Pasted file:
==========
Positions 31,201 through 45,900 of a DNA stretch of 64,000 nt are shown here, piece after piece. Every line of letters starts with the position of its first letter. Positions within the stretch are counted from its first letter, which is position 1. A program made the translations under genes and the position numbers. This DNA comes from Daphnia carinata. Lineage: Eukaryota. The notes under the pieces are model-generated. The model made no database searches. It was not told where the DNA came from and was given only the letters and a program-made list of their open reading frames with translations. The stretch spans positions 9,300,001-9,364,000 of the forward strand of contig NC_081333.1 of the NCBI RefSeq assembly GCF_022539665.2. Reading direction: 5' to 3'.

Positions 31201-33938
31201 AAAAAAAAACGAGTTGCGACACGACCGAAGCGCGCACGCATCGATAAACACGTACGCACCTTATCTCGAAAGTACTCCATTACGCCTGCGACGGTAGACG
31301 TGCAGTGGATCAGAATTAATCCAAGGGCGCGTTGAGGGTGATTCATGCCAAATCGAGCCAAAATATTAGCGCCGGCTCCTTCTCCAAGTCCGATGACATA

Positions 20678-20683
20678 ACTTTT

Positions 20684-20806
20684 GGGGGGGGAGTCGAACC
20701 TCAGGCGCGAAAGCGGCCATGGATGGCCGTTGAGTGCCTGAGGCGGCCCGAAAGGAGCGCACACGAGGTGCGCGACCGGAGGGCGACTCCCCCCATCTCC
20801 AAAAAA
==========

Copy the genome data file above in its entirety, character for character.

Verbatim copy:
Positions 31,201 through 45,900 of a DNA stretch of 64,000 nt are shown here, piece after piece. Every line of letters starts with the position of its first letter. Positions within the stretch are counted from its first letter, which is position 1. A program made the translations under genes and the position numbers. This DNA comes from Daphnia carinata. Lineage: Eukaryota. The notes under the pieces are model-generated. The model made no database searches. It was not told where the DNA came from and was given only the letters and a program-made list of their open reading frames with translations. The stretch spans positions 9,300,001-9,364,000 of the forward strand of contig NC_081333.1 of the NCBI RefSeq assembly GCF_022539665.2. Reading direction: 5' to 3'.

Positions 31201-33938
31201 AAAAAAAAACGAGTTGCGACACGACCGAAGCGCGCACGCATCGATAAACACGTACGCACCTTATCTCGAAAGTACTCCATTACGCCTGCGACGGTAGACG
31301 TGCAGTGGATCAGAATTAATCCAAGGGCGCGTTGAGGGTGATTCATGCCAAATCGAGCCAAAATATTAGCGCCGGCTCCTTCTCCAAGTCCGATGACATA

Positions 20678-20683
20678 ACTTTT

Positions 20684-20806
20684 GGGGGGGGAGTCGAACC
20701 TCAGGCGCGAAAGCGGCCATGGATGGCCGTTGAGTGCCTGAGGCGGCCCGAAAGGAGCGCACACGAGGTGCGCGACCGGAGGGCGACTCCCCCCATCTCC
20801 AAAAAA